Miracle on grass: Canada beats US at World Baseball Classic
JEFF BLAIR, Globe and Mail Baseball Reporter
PHOENIX (9 March 2006) – WHEN HE LEFT for the World Baseball Classic, Adam Stern’s Boston Red Sox teammates said they’d be waiting for him to return soon.
They thought Canada didn’t have much of a chance of advancing to the second round and that the centre fielder from London, Ont., wouldn’t be absent very long from the team’s spring training in Fort Myers, Fla.
“I guess I have a few phone calls to make tonight now,” said Mr. Stern, who turned in a once-in-a-lifetime performance yesterday in a once-in-a-lifetime win for Canadian baseball: a shocking 8-6 defeat of the heavily favoured United States.
The victory at Chase Field threw the inaugural baseball tournament into disarray by leaving the Americans without a guaranteed pass to the second round of play.
“Everybody in our clubhouse feels like we’ve been kicked in the stomach,” US manager Buck Martinez said. “It’s a very quiet clubhouse in there.”
In front of a crowd of 16,993, including small pockets of flag-waving Canadian fans and the National Basketball Association’s most valuable player, Steve Nash of Victoria, Mr. Stern, who missed much of the 2005 major-league season with a fractured thumb, had three hits in four at-bats.
His home run, triple and single had him flirting with one of the rare feats at any level of baseball, leaving the 26-year-old player a double short of hitting for the cycle. His homer was an inside-the-park one – also a rarity.
He made two crucial defensive plays to prevent the high-powered and high-profile American lineup from scoring even more runs and almost made a spectacular catch for the final out of the game. But he dropped Alex Rodriguez’s sinking liner as he hit the ground, bringing Mark Teixeira to the plate with the tying run.
Mr. Teixeira, who hit 43 homers for the Texas Rangers last year, grounded out to end the game.
Less than 24 hours after beating a team of amateur players representing South Africa, Canadian manager Ernie Whitt, the Toronto Blue Jays bench coach who has managed the national team since 1999, started 21-year-old, left-handed pitcher Adam Loewen, a native of Surrey, BC, who is one of the Baltimore Orioles’ brightest prospects.
Mr. Loewen, who was originally going to start the South African game, walked three batters, but navigated his way masterfully through a US lineup with such baseball heavyweights as Derek Jeter, Ken Griffey Jr. and Chipper Jones.
He was helped out by an inning-ending double play with the bases loaded in the first inning, after which Mr. Loewen pumped his fist and hopped off the mound.
Canada has several everyday major-league players in its lineup, too, including two of the game’s premier young hitters, Jason Bay of Trail, B.C., and Justin Morneau of New Westminster, B.C.
But it doesn’t have the pitching depth of the United States, and when the Americans scored six runs in the fifth inning to make the score 8-6, it seemed as if the Canadians would succumb. Yet, perhaps taking their cue from Mr. Loewen, Canada’s mixture of journeymen and youngsters kept the United States off the scoreboard for the final four innings.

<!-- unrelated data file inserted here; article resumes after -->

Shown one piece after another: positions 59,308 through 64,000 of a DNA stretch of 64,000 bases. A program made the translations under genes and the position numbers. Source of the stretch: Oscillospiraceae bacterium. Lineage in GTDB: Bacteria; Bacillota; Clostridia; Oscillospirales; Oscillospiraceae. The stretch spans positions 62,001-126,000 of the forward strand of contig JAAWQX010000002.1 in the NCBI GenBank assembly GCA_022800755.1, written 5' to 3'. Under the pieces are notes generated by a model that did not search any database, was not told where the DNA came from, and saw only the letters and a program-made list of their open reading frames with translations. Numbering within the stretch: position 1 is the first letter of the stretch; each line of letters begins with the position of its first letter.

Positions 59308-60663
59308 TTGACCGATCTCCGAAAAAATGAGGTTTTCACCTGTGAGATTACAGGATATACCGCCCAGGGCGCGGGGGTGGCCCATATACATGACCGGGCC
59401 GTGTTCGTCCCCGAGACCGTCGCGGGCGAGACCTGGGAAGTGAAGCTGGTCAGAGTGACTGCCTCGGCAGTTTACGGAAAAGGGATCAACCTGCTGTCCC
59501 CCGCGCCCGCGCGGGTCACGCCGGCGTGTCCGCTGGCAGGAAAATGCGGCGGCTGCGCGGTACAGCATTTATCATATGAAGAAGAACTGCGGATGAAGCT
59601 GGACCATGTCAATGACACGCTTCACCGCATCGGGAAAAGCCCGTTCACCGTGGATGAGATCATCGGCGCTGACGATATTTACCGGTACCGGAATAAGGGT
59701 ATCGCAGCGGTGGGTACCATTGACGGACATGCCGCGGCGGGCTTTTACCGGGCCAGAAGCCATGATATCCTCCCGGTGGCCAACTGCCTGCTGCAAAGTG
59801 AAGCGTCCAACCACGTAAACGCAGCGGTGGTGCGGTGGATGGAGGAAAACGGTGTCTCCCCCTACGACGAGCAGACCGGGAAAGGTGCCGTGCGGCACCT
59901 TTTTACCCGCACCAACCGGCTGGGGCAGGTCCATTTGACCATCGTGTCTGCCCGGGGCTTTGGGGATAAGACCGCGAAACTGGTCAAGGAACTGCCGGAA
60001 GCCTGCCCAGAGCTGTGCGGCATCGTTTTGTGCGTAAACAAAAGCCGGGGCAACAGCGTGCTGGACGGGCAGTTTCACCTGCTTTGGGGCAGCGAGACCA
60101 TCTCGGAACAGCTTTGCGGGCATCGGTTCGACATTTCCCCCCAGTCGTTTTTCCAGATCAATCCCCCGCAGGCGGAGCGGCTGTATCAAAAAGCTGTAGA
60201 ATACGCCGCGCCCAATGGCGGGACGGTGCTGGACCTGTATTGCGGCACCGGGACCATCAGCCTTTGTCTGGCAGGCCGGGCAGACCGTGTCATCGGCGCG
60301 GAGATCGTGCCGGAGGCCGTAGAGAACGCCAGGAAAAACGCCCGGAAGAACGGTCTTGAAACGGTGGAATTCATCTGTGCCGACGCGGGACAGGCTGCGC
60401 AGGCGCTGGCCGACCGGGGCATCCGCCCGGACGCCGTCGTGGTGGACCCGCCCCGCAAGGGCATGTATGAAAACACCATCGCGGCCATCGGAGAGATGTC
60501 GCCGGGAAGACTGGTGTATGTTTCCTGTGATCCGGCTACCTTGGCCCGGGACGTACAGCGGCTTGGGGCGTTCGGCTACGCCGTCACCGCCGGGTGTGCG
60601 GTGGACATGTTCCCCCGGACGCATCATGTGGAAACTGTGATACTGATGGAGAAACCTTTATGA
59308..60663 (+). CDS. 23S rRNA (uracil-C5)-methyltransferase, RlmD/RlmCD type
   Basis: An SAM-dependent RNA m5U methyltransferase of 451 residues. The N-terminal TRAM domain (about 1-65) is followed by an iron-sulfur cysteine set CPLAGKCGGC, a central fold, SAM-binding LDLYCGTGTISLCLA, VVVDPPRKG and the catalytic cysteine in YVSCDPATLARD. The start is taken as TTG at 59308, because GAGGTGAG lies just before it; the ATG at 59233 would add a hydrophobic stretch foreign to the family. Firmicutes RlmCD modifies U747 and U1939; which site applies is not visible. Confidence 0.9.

Canada has beaten the United States before at the amateur level, but nothing on the level of yesterday’s win because of the stage on which it occurred and the quality of the opposition.
“We put a young man out there to start the game and he did a great job,” Mr. Whitt said. “I mean, a lot of people question why we made the switch. Why would we throw a young gun into a situation like that? But to me, it’s a coming-out party for Loewen, and he handled it very well.”
Two teams will advance from each of the four four-team pools in the World Baseball Classic to second-round play, which will begin this weekend in Anaheim, Calif.
Canada, 2-0, the only undefeated team in Pool B, can earn a berth with a win today over Mexico. That would avoid getting into a complicated, multilayered tiebreaking scenario involving runs given up and possibly even the drawing of lots.
The possibility that the United States might not advance is nothing short of shocking, in an event that, in its inaugural year, was designed to give the United States the easiest possible route through to the finals.
“So, we’re cheering for Canada against Mexico, right?” Mr. Rodriguez asked assembled reporters after the game.
This is the first year baseball has played this event, and commissioner Bud Selig and other top officials acknowledge it is still very much a work in progress.
In order to protect pitchers, strict limits are in place in terms of pitch counts and days of work allowed. That means the games are managed more like spring-training games than regular-season games.
Pitchers often use spring-training games as a tune-up and approach hitters differently than what they would do in regular-season games.
Now, the US team has a new set of issues to think about. And Mr. Stern and the rest of his teammates aren’t thinking about permutations, or calculations or tiebreakers.
“Uh-uh,” Mr. Stern said. “We’re going to go and try to beat Mexico. We’re going for the No. 1 seed out of this pool.”